Wednesday, December 5, 2012
Talk talk talk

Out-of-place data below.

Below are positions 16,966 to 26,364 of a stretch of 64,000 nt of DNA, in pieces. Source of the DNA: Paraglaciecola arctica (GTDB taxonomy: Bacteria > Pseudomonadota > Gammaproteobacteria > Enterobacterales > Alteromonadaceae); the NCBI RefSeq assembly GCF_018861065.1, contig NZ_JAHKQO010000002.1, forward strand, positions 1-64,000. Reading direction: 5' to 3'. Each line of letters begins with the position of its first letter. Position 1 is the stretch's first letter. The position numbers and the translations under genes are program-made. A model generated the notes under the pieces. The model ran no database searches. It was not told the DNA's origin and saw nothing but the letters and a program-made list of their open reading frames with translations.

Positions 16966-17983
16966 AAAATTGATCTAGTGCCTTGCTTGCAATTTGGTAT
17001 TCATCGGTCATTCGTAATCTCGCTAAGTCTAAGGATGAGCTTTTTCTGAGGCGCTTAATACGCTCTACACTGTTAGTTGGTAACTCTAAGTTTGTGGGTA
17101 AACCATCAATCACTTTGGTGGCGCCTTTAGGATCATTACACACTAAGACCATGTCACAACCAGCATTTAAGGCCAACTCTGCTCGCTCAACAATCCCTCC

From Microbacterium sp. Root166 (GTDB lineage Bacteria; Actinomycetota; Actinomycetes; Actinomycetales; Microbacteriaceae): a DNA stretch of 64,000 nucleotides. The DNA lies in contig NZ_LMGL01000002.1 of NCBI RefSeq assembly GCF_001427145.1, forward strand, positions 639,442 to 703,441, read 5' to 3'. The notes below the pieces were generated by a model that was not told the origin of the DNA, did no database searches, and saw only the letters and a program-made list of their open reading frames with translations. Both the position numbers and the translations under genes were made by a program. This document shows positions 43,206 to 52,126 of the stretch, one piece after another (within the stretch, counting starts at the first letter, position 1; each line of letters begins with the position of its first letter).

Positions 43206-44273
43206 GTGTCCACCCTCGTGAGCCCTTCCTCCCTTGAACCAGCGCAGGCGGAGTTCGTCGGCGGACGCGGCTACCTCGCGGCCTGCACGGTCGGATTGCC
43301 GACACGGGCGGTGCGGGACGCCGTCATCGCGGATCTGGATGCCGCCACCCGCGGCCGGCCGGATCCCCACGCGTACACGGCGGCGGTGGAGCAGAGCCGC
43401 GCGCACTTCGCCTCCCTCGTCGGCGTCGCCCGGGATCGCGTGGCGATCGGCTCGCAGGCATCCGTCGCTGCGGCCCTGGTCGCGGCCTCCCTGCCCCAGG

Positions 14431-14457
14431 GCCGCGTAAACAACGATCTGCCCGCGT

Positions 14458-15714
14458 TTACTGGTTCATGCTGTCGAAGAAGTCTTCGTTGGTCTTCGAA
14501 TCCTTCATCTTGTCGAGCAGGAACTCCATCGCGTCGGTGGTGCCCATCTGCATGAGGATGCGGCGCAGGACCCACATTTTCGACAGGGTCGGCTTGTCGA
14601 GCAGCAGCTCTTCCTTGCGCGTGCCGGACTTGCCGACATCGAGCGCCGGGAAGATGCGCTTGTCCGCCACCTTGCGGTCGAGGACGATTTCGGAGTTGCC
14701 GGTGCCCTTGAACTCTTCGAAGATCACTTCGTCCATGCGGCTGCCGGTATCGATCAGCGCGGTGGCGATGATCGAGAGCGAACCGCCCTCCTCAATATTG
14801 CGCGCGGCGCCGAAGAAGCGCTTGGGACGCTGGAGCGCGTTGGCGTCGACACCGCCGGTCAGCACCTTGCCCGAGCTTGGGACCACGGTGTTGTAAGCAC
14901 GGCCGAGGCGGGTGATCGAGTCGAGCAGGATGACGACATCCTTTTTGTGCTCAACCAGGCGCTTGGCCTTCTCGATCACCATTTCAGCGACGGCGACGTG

According to a recent survey, the average married couple in America has only 30 minutes a week of communication outside of exchanges that take place at the dinner table, and between parent and child is only 14 minutes. I just copied and pasted this from a facebook post from Catholic Heritage Curriculum, I have no idea how true it is, but it seems like a good place to start a blog post. Lately, in our family, we've been talking about how much we talk. It is very common for me to say something like "ok everyone get to work," or "go do your math" or whatever and then two minutes later be like, "Oh Madi did you hear about blah blah blah?" or "Jonathan what time do you need to get to the theatre today?" inevitably these conversation starters will morph into long discussions. I'll eventually end the discussion with, "How come you aren't doing your work?" only to start in a few minutes later with something else. Jonathan is currently on the Civil War both in History and in his English virtual school class (American Literature), almost daily our History discussions will bring up current topics so that we'll go from how split the nation was during that time (brother against brother and all that...cue the song from EPCOT's American Adventure) to how split the country is today, to how people are not necessarily being heartless when they don't understand that a baby really is a baby from the moment of conception, and how we can teach people this, to the fact that I had an ultrasound when I was 6 weeks pregnant with Jonathan and I got to see his heartbeat before you could hear it. This was something I apparently had never told him before and it came out because we were discussing the Civil War. A few posts back I talked about stories and how listening to stories helps students' writing skills. We have now spent a good amount of time discussing this very thing in our family. I am now even more convinced that Jonathan and Madi are both great writers because we talk and listen so much. No, they don't listen so much to things like "clean your room" and "put your laundry away", but truly listening to things like that probably doesn't do much for writing skills anyway. They listen intently however to any family story about the past, or any book read aloud to anyone else in the house, or any book on CD. It has even occured to me today that the Catholic Mass is a great place to hone one's listening skills, especially when you are an active participant like an altar server, choir member, or the guy running the powerpoint. Back to that original quote about how infrequently families interact, I'd venture to say with every school subject that my kids do each day we take at least 14 minutes per subject out of actual book learning to actually discuss something usually completely unrelated to the subject. This adds up and when you combine it with the conversations we have between home and theatre and home and church and theatre and church etc etc, it really adds up. This is good since our dinner interactions very often involve Jerry, Elaine, George, and Kramer, at least cumulatively we're trying to stay ahead of the average family.